Chelsea Handler: ‘You Can Be a Bitch and Be Wonderful’

A lot of people love Chelsea Handler. A lot of people don’t. Now, thanks to her new Netflix documentary series Chelsea Does, you’re at least going to get to know the real her.

Chelsea Handler is crying. Tucked in the back corner of the restaurant at New York’s Mark Hotel, Handler is dabbing away her tears when a waitress with perhaps the most awkward timing in serving history approaches. She stands dumbstruck at the scene she just walked up to.

“He’s breaking up with me. Can you believe it?” Handler deadpans, still verklempt, gesturing with her snotty napkin across the table at the reporter she’s having brunch with. When the waitress finally walks away, she lets out a big sigh and giggles. “This is like an Oprah Winfrey moment.”

In the grand tradition of Ms. Winfrey, a long conversation about the next phase in the comedian, author, and TV host’s career has meandered through her life’s biggest milestones, striking a surprising emotional chord in the celebrity best known for doling out acid-tongued critiques of Hollywood’s most vapid tabloid mainstays.

Whether it’s in her five New York Times best-selling books, her sold-out stand-up comedy tours, or her seven years hosting the hit E! channel late-night talk show, Chelsea Lately, it’s abundantly clear to both fans and detractors of the 40-year-old performer that Chelsea Handler does not suffer fools. And fools: beware.

As she climbed the ranks, becoming not just the only female talk-show host in late night but among the highest paid people in comedy, Handler honed a brand around her very pointed, very funny comedic middle finger.

She gave it to those who found her style of comedy too acerbic, too sloppy, too edgy, or too whatever to enjoy. She gave it to the Hollywood establishment that was writing her checks, capping off a run on Chelsea Lately noted for her frequent skewering of employer E! by calling the show “seven years of ridiculous stupidity” in its final episode.

And she gives it to everyone who thought she had some responsibility to continue her run as late-night’s only woman by taking over for Dave Letterman, Craig Ferguson, or any of the other men who vacated their late-night seats in the last two years—or assumed that she would even want to.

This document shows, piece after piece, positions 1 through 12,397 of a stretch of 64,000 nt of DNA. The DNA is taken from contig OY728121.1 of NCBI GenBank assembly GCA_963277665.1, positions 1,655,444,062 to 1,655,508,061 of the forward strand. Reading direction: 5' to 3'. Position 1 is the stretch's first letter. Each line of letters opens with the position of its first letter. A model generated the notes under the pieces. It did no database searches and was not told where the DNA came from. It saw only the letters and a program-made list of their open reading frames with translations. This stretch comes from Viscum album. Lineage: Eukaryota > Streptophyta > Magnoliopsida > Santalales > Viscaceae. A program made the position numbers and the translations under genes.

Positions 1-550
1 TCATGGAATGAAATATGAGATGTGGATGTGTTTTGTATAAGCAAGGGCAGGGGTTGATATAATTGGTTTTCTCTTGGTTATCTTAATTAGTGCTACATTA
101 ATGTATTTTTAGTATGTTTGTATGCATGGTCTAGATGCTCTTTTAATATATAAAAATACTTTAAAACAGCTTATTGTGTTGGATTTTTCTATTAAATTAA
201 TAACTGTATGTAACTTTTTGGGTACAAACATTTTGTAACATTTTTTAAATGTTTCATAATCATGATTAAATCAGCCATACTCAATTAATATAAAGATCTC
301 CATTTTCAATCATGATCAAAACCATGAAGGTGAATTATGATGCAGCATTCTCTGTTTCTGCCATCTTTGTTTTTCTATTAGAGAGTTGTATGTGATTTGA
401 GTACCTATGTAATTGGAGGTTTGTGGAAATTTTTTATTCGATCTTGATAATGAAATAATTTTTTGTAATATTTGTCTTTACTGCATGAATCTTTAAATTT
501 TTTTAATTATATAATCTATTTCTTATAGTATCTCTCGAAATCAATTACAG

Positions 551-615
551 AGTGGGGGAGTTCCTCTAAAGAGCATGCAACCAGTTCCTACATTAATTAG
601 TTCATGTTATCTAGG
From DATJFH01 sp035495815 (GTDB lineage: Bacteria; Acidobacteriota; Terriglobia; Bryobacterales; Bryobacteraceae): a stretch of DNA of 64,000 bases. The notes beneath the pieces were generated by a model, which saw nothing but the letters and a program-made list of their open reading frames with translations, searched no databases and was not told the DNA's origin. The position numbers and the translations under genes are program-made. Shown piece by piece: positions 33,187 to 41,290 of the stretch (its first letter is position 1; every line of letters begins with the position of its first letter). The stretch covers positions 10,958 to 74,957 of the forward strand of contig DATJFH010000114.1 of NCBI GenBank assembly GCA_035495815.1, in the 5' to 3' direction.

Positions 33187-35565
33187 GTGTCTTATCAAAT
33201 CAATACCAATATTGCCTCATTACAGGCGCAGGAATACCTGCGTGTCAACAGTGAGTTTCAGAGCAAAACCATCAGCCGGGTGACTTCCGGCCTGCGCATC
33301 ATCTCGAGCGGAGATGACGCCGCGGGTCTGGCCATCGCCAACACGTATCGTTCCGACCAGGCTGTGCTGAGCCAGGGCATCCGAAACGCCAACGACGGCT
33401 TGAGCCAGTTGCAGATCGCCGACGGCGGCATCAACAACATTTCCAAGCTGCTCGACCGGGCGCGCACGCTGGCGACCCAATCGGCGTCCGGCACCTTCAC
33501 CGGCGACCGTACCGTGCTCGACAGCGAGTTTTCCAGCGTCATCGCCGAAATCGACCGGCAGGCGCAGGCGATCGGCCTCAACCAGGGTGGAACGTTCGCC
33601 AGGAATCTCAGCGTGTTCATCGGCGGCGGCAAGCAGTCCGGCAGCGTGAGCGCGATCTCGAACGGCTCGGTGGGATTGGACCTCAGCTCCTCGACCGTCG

“Annoying,” she says. “Those assumptions are annoying. Like asking me what it’s like to be a woman in late-night. Like how many times are you going to belittle me as a woman by asking me that question? It’s just like stop talking about it already. It was never an interest of mine. I was never pursuing that at all. So for everybody to be constantly speculating about it was super annoying.”

So it’s understandable that it’s a little jarring to see that middle finger drying tears on a Monday afternoon as we discuss life post-Lately over brunch. (She had a tuna burger. “Enjoy your bowl of cum!” she says as my Greek yogurt arrives.) But it might not be shocking for much longer.

“I feel like there’s a tougher exterior that’s been torn down,” Handler says about herself at one point in her new Netflix documentary series Chelsea Does, a collection of four documentaries hitting the streaming service Saturday. Consider them Handler’s own spin on Anthony Bourdain or Morgan Spurlock—cultural anthropology by way of personal exploration.

The four documentaries center on hot-button topics—Marriage, Race, Drugs, and Silicon Valley—and feature a mix of interviews (the CEO of Ashley Madison is grilled in Chelsea Does Marriage, Al Sharpton appears in Chelsea Does Race), roundtable conversations with famous friends and even Handler’s family, and confessionals by the comedian herself.

Part of a lucrative Netflix deal that also includes stand-up specials and an upcoming talk show set to launch later this year, Handler executive-produces Chelsea Does, which as she says, finds her more vulnerable and exposed than we’ve ever seen her—a tall order following her recent topless Instagram crusade.